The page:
Km 14, 955 took us to the Catlins, probably the most unmentioned area of New Zealand. It seems like when people talk about New Zealand and all the things to do and see here they completely miss over this southern part of the country, even though it’s an absolutely breathtaking region. No one told us to visit this area and there is no advertising for the area, but it’s 100% worth a visit. It’s full of waterfalls, marshland boardwalks, hikes, beaches, ocean blow holes, mountain views, lighthouses and rain forests. It has everything people could possibly be looking for.

Sadly we ventured into the Catlins in the spring, which means copious amounts of rain and in turn means hiking wasn’t really an option for us due to our unprepared nature. You see we made a vital mistake and didn’t bring enough waterproof gear to get us through some of the hikes here (our bad). It would be impossible to hike the trails here and be able to stay warm and dry without proper gear (looks like we are going to need to do a bit more research next time on what gear to bring).

Now whether or not we were able to go tramping (as the kiwi’s call it) we were still mind blown that over ever hill was a spectacular horizon that shone like gold when the sun touched it. Honestly we were lucky we didn’t crash the van, we were pretty damn mesmerized by our surroundings.

The spring rain does have one huge benefit though it turns the waterfalls from calm and gentle to raging and magnificent. We managed to see four falls in one day, Purakaunui, Matai, Horseshoe and McLean falls. The walks to them are all so short it gave us plenty of time to find the next one. To our surprise each one offered us something different.

We were true waterfall hunters seeking the next flowing stream to lay our eyes upon.

McLean Falls 46° 34′ 10.24″ S 169° 21′ 9.20″ E

We were able to scale up some of the rocks of McLean falls to get even closer to the raging water. We stood in awe of the sheer power of the water as it allowed gravity to take over. The water sprayed up from the pool beaneath the falls soaking our jackets and pants. Being so close to something so magnificant and powerful was almost humbling. Even though we had to dry out our now very wet clothes.

We walked along the Tautuku Estuary Boardwalk, which is a great small boardwalk through a forest that opens up into a marshland. This area was once a settlers village but has long been abandoned and nothing remains but informative signs.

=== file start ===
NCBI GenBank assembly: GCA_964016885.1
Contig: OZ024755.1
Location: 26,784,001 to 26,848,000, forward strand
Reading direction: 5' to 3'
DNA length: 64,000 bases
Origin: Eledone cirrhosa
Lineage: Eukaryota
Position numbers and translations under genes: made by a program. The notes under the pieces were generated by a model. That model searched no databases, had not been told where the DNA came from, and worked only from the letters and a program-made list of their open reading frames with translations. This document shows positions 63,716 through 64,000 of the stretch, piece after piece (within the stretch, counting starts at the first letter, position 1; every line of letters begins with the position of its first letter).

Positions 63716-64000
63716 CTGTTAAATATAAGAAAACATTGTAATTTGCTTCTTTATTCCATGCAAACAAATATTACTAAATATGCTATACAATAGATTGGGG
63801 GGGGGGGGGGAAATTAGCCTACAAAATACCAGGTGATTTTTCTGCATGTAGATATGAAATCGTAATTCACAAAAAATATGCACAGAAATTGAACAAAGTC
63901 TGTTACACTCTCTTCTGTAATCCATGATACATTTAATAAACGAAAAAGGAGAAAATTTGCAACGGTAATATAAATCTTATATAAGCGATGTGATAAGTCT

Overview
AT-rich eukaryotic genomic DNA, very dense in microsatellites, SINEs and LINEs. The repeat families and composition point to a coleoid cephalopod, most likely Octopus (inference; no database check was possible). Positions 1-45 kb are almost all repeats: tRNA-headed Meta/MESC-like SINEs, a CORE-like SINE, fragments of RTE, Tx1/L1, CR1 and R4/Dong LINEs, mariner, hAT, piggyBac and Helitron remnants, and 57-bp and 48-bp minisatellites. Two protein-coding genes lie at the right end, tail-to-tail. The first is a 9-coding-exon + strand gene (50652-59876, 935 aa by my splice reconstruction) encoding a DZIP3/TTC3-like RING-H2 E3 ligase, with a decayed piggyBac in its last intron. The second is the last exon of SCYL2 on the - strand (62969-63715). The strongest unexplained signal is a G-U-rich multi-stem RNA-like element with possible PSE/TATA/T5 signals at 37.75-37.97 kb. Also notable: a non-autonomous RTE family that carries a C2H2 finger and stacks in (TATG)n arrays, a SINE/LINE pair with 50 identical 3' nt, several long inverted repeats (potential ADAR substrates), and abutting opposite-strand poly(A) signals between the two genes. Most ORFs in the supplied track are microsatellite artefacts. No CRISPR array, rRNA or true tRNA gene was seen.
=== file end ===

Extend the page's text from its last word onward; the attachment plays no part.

There is also a spot at the trail head of the boardwalk where you are permitted to freedom camp, it is tucked up on a small hill surrounded by tree, although free we both agreed that it would have been a pretty creepy sleep because of the eerie noises of the swaying trees.

The lighthouse to beat all lighthouses in New Zealand, Nugget Point. There are so many photographs of this lighthouse that it would almost be a crime to drive by it and not get one ourselves. Now is there anything spectacular and different about this lighthouse? No. Not the lighthouse itself, it’s a pretty standard NZ lighthouse. What lies beyond the lighthouse is where the real action is.

Nugget Point Lighthouse 46° 26' 51.7" S 169° 48' 54.9" E

Nugget Point Lighthouse
46° 26′ 51.7″ S 169° 48′ 54.9″ E

Large rocks jet out from the ocean and look almost like chicken nuggets emerging from the sea (hence the name nugget point). These interesting pieces of earth are what make this lighthouse worth a vist. Sure the pathway to the lighthouse makes a great picture, but the nuggets at the end make it a great destination.

Lets end with Jack’s Blow Hole. Pretty simple, it blows (and we mean in the sarcastic sense). We were expecting to arrive and have ocean water jetting out of the earth hundreds of feet in the air, instead we got a 300 foot hole in the ground with water violently splashing around. Don’t get us wrong it’s still pretty cool and we certainly wouldn’t want to fall in but it’s no blow hole. The best part of venturing out to this thing is the walk. It offers great views of the farmlands and the coast line of the Catlins. Otherwise this blow hole would have been a complete bust.

Mental note: Don’t wear simple running shoes on this trail in the spring. I forgot about the whole rain equals mud thing and needless to say my shoes went from Tiffany blue to some sort of Tiffany brown. And my socks…they unfortunately won’t be making the rest of the trip with us, RIP white socks.

Purakaunui Falls 46° 31′ 2.8″ S 169° 33′ 39.4″ E